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Two truths to work out


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When the news broke without advice or warning last month that the South Australian Parliament had abolished the exemption whereby priests were not required to reveal what they heard in the confessional, there was naturally a flurry of media interest, and my TV and radio interviews were reported in the printed press as saying that priests would “defy” the Government on this matter, and that a battle between Church and State was “looming” over this issue.

The Church has no intention to defy or create a battle with the State, and in fact endorses strongly and without reservation the obligation of mandated reporting, so that when people in certain offices (such as teachers or doctors) become aware even of the suspicion of child abuse, they are obliged to report it. Priests are also “mandated” to report, and willingly subscribe to this law. The issue of fundamental disagreement comes when the law attempts to dictate that the seal of the confessional should be breached.

There is a theology and a tradition of 1300 years of practice and the fact that it is the universal mandate of the Church, that the seal of the confessional is inviolable. We are aware that over the ages numbers of priests have been tortured or martyred because of their refusal to break the seal and divulge the contents of the confessional.

The confessional is a sacred tribunal. The sacrament is a sacrament of encounter between a penitent seeking absolution and forgiveness communicated through a priest who stands in the place of Christ. The confessional is a sacred reality, a place of God’s mercy and forgiveness, and is not subject to human enactments, such as this recent legislation.

There are two truths that must be worked out, the need for protection of children and the vulnerable to the greatest possible extent, and the need to abide by the requirements of a sacred institution, something beyond the authority of parliamentarians. For Catholics, the politicians cannot make a law that says that priests may no longer teach the doctrine that the bread and wine in Mass becomes the body and blood of Christ. It is beyond their realm of authority. Similarly, their authority cannot extend into this sacrament of sacred encounter. To attempt such a legislation is to say that Catholics can no longer practise their religion in this area.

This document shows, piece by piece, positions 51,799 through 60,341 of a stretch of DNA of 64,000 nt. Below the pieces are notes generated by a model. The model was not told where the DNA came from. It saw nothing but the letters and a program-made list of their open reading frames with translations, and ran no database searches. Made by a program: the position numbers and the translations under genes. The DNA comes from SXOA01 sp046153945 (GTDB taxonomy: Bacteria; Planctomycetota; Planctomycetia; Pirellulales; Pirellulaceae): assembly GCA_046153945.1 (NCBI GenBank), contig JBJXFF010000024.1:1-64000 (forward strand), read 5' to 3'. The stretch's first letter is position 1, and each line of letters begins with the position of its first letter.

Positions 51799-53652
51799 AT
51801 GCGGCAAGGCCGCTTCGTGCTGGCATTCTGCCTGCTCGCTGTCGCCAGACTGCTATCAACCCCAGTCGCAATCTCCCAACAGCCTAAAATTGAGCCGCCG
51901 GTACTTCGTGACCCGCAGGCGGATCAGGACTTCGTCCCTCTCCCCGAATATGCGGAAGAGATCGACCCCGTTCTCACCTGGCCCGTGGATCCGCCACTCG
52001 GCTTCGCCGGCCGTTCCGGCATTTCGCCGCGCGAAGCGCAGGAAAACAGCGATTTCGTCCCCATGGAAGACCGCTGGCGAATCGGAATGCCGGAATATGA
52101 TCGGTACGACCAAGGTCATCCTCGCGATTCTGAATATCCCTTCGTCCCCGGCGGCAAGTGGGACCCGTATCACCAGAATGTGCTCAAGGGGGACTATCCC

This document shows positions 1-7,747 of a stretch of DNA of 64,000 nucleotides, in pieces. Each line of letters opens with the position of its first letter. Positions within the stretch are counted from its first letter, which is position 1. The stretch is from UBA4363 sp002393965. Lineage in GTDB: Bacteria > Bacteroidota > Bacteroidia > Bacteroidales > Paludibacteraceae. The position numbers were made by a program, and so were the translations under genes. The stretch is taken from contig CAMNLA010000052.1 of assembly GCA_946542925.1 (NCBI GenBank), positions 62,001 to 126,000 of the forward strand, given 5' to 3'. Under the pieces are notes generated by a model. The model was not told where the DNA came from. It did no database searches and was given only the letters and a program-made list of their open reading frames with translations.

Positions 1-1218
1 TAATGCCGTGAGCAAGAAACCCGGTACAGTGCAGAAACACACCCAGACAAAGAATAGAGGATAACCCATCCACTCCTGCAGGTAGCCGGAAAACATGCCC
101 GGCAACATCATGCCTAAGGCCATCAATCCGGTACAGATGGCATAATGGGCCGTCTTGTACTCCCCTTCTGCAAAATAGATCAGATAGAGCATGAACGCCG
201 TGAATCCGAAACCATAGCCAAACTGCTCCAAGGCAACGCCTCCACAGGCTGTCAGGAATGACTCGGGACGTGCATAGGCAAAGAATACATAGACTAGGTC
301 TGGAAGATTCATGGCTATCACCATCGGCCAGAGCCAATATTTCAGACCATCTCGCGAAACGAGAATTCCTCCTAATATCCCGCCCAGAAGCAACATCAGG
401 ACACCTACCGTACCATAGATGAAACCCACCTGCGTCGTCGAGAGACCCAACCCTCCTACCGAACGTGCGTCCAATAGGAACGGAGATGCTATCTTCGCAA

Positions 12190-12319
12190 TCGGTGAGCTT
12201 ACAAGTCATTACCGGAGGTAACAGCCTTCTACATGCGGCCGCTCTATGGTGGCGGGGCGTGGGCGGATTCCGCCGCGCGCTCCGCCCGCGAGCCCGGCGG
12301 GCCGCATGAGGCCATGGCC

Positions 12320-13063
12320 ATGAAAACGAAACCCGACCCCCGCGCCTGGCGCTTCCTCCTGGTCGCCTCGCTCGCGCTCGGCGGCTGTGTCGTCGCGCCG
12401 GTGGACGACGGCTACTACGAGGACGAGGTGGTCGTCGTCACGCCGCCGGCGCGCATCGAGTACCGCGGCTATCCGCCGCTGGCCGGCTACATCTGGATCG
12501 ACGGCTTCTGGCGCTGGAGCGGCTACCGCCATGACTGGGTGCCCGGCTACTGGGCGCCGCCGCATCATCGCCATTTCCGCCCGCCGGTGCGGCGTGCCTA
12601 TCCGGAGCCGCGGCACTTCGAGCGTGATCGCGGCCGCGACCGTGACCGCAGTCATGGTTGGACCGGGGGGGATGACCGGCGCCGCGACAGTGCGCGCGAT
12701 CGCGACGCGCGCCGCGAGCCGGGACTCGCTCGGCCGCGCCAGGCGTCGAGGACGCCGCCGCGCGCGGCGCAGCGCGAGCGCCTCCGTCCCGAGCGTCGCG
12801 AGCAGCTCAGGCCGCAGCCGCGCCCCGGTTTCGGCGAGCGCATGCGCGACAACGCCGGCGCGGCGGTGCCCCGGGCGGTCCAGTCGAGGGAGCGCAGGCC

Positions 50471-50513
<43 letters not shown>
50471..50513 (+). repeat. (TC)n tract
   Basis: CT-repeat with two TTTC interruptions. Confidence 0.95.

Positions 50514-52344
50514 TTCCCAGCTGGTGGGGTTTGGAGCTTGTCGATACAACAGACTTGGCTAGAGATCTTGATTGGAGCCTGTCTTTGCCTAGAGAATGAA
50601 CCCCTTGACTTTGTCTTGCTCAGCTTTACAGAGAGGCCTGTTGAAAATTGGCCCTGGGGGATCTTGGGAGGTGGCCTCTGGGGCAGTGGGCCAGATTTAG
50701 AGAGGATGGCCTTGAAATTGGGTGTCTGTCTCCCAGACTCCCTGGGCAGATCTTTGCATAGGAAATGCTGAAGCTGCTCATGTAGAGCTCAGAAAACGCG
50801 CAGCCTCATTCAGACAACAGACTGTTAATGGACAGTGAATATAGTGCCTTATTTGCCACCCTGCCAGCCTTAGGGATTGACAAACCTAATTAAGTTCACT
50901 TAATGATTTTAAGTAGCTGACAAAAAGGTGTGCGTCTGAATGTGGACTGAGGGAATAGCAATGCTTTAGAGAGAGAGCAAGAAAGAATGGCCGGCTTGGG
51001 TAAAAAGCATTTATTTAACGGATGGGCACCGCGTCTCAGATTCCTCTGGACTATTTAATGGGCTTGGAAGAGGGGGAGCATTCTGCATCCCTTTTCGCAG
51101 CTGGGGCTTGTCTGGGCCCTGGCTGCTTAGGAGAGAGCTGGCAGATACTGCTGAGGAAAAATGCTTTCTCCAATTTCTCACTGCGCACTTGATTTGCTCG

For any priest confronted with a paedophile in the confessional – and paedophiles do not go to confession, as is the almost universal experience of priests – there would be a very serious interchange insisting that the paedophile report to the police and take whatever means are available to alter his behaviour, to avoid any circumstance that would enable him to perpetrate these crimes, and to prove his profound and genuine desire for forgiveness. Absolution would be withheld if the priest was not convinced of the genuineness of the penitent.

We do really want to talk with the legislators, so that the protection of children and the integrity of a sacred sacrament of Christ can both be maintained.


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